join our network! affiliate login  
Custom Search
Daily and Weekly Editions • Articles • Alerts • Expert Advice • Learn More
Search HR Guidebook:  
« Go Back

Employment At Will

What does it mean to be “employed at-will”?

It means that you are free to terminate an employee at any time, for any reason or for no reason at all.  Accordingly, an employee cannot sue you for firing him unless he can articulate a limitation on your right to discharge.  In most states, the limitations are narrowly tailored.  For example, employers are generally prohibited from discharging employees when the discharge violates some broad public policy.  That is, an employee may be allowed to sue his employer if the employee is terminated for refusing to commit a crime or prevented from complying with a statutory duty.

Of course, an employer may enter into a contract with an employee and therein voluntarily agree to limit its right to discharge an at-will employee.  In those instances, the employee may sue the employer for breach of contract if the employer fails or refuses to abide by the terms of the contract.  The nature of the employee’s claim will depend on the nature of the contract in question.  In some instances the contract will be express (e.g., a written agreement between the parties) and in others it will be implied (e.g., an obligation that arises from an employee manual or other acts or statements made by the employer).

At will employees may also sue their employers if a statute specifically provides for a right of action.  Thus, for example, an employee may sue his employer if his termination violates an applicable antidiscrimination statute, like Title VII of the Civil Rights Act of 1964.

The importance of an at-will disclaimer that employee manual

As mentioned above, an employer may inadvertently limit its right to discharge at will employees by making promises to employees in an employee manual.  For example, in some states, courts have recognized the right of an employee to sue an employer when the employer fails or refuses to abide by the terms of a progressive discipline policy.  These types of claims can generally be overcome if the employee handbook contains a clear statement that all employment is “at will” and that the employer is free to discharge, with or without cause.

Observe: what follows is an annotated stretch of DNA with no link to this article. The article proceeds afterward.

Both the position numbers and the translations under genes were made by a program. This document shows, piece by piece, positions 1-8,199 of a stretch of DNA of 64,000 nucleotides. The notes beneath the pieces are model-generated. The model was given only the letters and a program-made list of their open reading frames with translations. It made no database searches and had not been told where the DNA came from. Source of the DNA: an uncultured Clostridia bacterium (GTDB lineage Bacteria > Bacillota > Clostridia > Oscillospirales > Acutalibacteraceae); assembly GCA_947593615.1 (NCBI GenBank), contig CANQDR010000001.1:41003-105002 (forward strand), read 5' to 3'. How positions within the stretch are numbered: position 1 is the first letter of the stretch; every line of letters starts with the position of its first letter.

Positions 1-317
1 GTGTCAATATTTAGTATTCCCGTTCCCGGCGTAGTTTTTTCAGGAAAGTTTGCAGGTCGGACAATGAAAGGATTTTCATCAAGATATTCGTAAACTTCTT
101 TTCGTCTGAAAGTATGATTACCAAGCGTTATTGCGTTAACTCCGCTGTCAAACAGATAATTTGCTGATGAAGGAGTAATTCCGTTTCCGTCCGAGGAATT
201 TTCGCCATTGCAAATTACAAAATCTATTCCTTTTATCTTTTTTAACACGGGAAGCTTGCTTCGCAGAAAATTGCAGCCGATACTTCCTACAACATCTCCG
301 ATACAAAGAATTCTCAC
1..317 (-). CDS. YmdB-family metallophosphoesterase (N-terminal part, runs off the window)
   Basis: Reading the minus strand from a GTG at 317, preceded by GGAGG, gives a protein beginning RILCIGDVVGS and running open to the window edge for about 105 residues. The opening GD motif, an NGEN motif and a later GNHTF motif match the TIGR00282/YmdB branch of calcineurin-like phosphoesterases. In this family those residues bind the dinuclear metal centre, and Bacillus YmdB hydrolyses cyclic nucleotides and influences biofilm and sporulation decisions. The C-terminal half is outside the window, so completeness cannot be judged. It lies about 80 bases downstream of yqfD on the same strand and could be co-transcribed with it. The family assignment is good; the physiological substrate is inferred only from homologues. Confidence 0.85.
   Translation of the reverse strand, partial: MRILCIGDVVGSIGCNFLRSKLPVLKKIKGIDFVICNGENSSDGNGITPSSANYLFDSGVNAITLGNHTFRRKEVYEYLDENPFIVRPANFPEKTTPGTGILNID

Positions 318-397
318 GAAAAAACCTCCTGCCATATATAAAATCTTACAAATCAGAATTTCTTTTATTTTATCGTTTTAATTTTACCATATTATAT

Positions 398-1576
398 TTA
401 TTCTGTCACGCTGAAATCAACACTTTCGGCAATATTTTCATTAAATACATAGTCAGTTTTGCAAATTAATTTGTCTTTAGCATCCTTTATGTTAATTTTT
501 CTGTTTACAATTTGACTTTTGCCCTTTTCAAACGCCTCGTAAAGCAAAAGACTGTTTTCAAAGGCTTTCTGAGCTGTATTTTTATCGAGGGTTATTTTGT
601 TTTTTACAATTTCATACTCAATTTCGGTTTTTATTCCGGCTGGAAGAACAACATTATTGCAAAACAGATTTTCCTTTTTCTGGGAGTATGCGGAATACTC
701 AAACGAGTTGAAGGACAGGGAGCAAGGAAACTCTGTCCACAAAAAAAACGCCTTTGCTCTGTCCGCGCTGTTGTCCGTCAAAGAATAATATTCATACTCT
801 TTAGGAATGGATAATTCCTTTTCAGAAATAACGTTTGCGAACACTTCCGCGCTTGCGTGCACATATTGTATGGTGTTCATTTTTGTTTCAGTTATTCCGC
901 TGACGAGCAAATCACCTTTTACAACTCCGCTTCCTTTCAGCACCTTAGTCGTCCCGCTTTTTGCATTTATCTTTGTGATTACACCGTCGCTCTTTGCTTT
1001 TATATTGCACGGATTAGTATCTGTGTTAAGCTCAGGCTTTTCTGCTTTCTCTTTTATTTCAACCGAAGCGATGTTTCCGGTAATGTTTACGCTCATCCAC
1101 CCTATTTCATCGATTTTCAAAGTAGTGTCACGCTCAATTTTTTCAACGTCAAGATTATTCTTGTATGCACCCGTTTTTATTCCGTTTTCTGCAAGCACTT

Category:Legal Considerations


Ogletree Deakins | California | The Opportunities and Obligations of Venture Capital and Private Equity in the #MeToo Environment (February 01, 2018)

Fisher Phillips | California | Glimmers of Hope? Pair of Recent PAGA Cases Provide Rare Procedural Victories for California Employers (January 31, 2018)

Fisher Phillips | California | DLSE Publishes Voluntary Template for Required Employer AB 450 Notice (February 11, 2018)

Ogletree Deakins | California | California’s Salary History Ban: Answers to Frequently Asked Questions (January 23, 2018)

Fisher Phillips | California | The ICEman Cometh? Recent War of Words Puts California Employers in the Crosshairs of National Immigration Debate (January 22, 2018)

Ogletree Deakins | California | Cal/OSHA Approves Long-Awaited Housekeeper Injury Prevention Regulations (January 24, 2018)

Jackson Lewis P.C. | California | Trial Court Properly Denied Attorneys’ Fees To Plaintiff Who Proved His Termination Was Substantially Motivated By His Disabilities, But Was Not The Prevailing Party At Trial (January 21, 2018)

Fisher Phillips | California | Cal/OSHA Approves Hotel Housekeeping Injury Standard – Likely to Go Into Effect Later This Year (January 21, 2018)

Jackson Lewis P.C. | California | California Labor Department Releases Form for Employers Responding to Immigration Agency Inspection (February 12, 2018)

Ogletree Deakins | California | As Marijuana Shops Thrive, California Employers Revisit Drug Policies (January 18, 2018)